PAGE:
Dragon Kids Straining Singapore’s Schools
SINGAPORE (AP) _ A baby boom resulting from the Chinese belief that children born in certain years grow up to be more intelligent is straining Singapore’s schools.
When primary schools opened admissions this month for first grade, they were swamped by 6-year-old dragon kids.
Six years ago, thousands of Chinese couples had children to coincide with the lucky Year of the Dragon. Ethnic Chinese, who form 76 percent of Singapore’s 3.3 million people, believe that babies born that year grow up to be more intelligent.
In the Chinese lunar calendar, years are named after one of 12 beasts, such as pig, horse, tiger or rabbit.
Government figures show 53,000 children applied for admission in 197 primary schools this year, the Year of the Dog, compared with 44,000 last year, the Year of the Rooster.
″The dragon has ensured a lot of extra work for the teachers,″ said Mary Lim Cho Koen, principal of Mayflower Primary School. ″I am sure the parents also will be relieved when the admissions end on Friday.″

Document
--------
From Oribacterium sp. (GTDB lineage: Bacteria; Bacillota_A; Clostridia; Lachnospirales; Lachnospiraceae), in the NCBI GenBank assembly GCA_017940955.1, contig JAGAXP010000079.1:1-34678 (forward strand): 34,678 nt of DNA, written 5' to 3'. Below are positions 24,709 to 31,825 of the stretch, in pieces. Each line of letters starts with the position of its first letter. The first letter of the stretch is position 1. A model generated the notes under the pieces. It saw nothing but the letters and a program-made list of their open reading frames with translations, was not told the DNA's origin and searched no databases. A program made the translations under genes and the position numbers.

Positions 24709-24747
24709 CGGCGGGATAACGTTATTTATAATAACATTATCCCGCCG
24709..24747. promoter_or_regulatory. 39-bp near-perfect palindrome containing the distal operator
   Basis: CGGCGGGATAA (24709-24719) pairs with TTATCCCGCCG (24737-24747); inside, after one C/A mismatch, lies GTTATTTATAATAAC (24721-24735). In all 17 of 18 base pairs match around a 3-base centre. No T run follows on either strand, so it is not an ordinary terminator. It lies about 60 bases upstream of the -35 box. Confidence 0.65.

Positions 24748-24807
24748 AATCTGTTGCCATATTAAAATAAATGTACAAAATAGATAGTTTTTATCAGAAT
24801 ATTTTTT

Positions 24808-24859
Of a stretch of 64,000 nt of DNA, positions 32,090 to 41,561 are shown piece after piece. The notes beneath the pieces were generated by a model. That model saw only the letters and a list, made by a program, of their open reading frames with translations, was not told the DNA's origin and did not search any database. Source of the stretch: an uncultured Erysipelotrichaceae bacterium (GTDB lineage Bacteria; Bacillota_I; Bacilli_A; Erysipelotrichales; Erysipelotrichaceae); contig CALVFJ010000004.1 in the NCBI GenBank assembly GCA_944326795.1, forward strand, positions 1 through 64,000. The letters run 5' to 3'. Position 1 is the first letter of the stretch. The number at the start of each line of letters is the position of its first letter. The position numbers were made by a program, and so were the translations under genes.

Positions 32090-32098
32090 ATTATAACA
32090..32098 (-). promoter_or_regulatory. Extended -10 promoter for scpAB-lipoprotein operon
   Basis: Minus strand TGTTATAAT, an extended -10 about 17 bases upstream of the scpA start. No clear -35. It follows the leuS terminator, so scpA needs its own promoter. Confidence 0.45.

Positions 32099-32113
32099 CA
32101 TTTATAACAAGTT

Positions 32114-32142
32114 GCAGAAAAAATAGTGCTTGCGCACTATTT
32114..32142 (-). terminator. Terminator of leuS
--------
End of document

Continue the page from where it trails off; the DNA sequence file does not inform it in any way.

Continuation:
She said her school will admit 400 students, compared with 240 in previous years.
Singaporeans put a high value on education and spend large parts of their life savings on tuition, books and supplies for their children. In a country where work is worship, parents take valuable time off from their jobs to try to get their children into schools with better facilities or topnotch teachers.
Primary school-age children are assured an education, although parents may have to compromise and send kids to far-off schools or ones that are not highly regarded.
On Wednesday some parents lined up as early as 3 a.m.
″There was a queue of about 100 people when we opened the school gates,″ said Mrs. Lim, the school principal.